Apart from and beyond the imminent Brexit and its possible implications for the EU budget, the EU and, consequently, its budget are facing numerous long-term challenges. These range from the recent and imminent enlargement rounds, continuing regional disparities and structural problems of the southern countries over climate change and energy transition; demographic change; decreasing, but still high, unemployment and particularly youth unemployment; increasing inequality of income and wealth and the persisting (risk of) poverty to refugee migration.
The current structure of the EU budget is not able to adequately address these challenges, either on the expenditure or on the revenue side. As with the previous ones, the MFF 2014-2020 contributes too little to the overarching goal of sustainable growth and development, as laid down not only in the Europe 2020 strategy aiming at “smart, inclusive and sustainable growth”, but also in the 2030 Agenda for Sustainable Development and, to some extent, in the Paris Climate Agreement of 2015. Overall, the EU budget is characterised by considerable gaps in sustainability on both the expenditure and revenue sides. EU expenditure provides too little “true” European public goods, and thus too little European added value. The EU system of own resources, which is mainly based on national contributions, neither reflects nor directly supports central EU policies such as sustainable growth and development. This furthers a “juste retour” perspective of Member States, who are trying to maximise national benefits from EU expenditure, in return for their national contributions. Overall, regardless of the future EU integration scenario, an overhaul of the MFF with fundamental changes for the EU budget with a longer-term perspective is required.
Agricultural subsidies should be reduced significantly; and they should support environmental and employment goals and be targeted more towards the less wealthy Member States. Cohesion funds should be shifted from the “richer” to the “poorer” Member States and should be coupled more strongly with climate and employment goals and a pro-active migration policy. Expenditure for research and innovation should be significantly increased, with a specific focus on environmentally and socially relevant aspects. Expenditure for cross-border energy and transport infrastructure should be significantly increased as part of a European decarbonisation strategy. Funds to substantially contribute to an internationally coordinated approach to the mitigation of the worldwide “refugee and migration crisis” should be significantly increased; as well as funds for development assistance to help the EU as a whole to reach internationally agreed official development assistance targets.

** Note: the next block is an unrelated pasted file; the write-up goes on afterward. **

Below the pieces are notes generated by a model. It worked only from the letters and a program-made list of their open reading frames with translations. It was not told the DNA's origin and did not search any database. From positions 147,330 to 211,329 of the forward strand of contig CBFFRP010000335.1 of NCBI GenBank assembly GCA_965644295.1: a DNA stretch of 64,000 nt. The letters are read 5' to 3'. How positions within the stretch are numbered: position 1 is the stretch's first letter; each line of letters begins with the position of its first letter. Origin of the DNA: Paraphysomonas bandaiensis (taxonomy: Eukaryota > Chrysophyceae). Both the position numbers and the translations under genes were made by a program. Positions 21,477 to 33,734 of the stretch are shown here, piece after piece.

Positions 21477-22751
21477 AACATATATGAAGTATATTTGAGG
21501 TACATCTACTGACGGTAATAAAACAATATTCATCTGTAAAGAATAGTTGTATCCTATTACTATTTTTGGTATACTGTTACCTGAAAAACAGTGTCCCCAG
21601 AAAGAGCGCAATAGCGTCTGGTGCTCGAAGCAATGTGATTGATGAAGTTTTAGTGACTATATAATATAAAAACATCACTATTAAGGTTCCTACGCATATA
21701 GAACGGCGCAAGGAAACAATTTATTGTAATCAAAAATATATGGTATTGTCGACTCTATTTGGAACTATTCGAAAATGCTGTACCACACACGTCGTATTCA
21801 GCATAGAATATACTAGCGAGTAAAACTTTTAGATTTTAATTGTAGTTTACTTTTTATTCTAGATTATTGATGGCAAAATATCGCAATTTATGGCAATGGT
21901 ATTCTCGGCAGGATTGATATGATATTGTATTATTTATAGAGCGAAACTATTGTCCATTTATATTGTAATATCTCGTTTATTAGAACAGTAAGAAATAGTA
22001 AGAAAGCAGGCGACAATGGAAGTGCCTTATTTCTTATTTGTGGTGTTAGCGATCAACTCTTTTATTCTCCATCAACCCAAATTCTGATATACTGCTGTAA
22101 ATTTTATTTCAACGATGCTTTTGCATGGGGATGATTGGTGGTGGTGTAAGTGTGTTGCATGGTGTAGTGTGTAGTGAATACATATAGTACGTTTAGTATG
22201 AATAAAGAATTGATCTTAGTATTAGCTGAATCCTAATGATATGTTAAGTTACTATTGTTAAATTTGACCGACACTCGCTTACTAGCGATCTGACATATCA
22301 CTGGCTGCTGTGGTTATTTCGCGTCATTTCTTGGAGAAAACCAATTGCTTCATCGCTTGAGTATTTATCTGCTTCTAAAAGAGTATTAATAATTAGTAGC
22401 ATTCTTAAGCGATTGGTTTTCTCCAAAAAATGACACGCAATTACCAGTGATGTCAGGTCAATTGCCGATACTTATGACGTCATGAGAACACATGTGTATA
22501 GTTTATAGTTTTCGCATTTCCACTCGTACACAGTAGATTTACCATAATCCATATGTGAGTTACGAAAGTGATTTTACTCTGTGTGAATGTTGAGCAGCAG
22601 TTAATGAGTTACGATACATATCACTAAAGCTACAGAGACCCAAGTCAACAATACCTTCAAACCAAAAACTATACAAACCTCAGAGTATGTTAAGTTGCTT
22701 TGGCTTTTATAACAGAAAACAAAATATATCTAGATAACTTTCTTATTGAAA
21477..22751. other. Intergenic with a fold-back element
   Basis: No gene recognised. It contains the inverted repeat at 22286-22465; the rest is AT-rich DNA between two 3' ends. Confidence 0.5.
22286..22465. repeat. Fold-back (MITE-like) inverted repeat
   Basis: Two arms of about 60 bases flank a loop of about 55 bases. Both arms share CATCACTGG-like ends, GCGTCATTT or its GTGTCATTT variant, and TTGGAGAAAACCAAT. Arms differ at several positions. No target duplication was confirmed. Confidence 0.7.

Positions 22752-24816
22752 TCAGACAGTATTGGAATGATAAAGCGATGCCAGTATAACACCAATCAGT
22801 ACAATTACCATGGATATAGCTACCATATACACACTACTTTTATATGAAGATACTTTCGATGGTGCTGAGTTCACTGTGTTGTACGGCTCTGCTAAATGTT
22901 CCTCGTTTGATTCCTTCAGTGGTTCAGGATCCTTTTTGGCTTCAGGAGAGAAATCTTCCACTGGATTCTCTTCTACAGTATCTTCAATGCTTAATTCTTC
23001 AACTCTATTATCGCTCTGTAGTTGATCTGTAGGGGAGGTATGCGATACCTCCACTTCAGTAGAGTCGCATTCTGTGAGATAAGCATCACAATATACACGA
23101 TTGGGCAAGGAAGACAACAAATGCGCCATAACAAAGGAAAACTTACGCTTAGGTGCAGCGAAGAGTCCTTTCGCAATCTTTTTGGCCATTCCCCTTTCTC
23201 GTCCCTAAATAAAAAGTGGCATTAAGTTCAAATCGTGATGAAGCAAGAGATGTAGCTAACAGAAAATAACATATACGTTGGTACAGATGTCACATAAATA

Along with substantial reforms within EU expenditure, the EU system of own resources needs to be overhauled fundamentally. Tax-based own resources can be a tool for further European integration. In addition, they have the potential to reduce economic, social, environmental, and institutional sustainability gaps within Member States’ tax regimes. Taxes, which cannot be enforced effectively at the national level due to tax competition and taxes on cross-border externalities (e.g. carbon emissions), are obvious candidates. These could include an EU-wide carbon-based flight ticket tax, a carbon border adjustment tax, a fuel tax, a net wealth tax, a financial transactions tax, or a common (consolidated) corporate tax base. A basket of tax-based own resources is preferable to introducing one single tax-based own resource. Tax-based own resources would not require genuine taxation powers of the EU, but revenue could be transferred from Member States to the EU budget based on a remittance system. Tax-based own resources should replace part of the current own resources. Primarily, the complicated VAT-based own resource should be eliminated. The size of the future share of tax-based own resources in overall EU revenue will depend on the integration scenario pursued. However, considering the existing sustainability gaps in Member States’ tax systems and in the EU system of own resources, the next MFF should, in any case, include revenue from sustainability oriented tax-based own resources.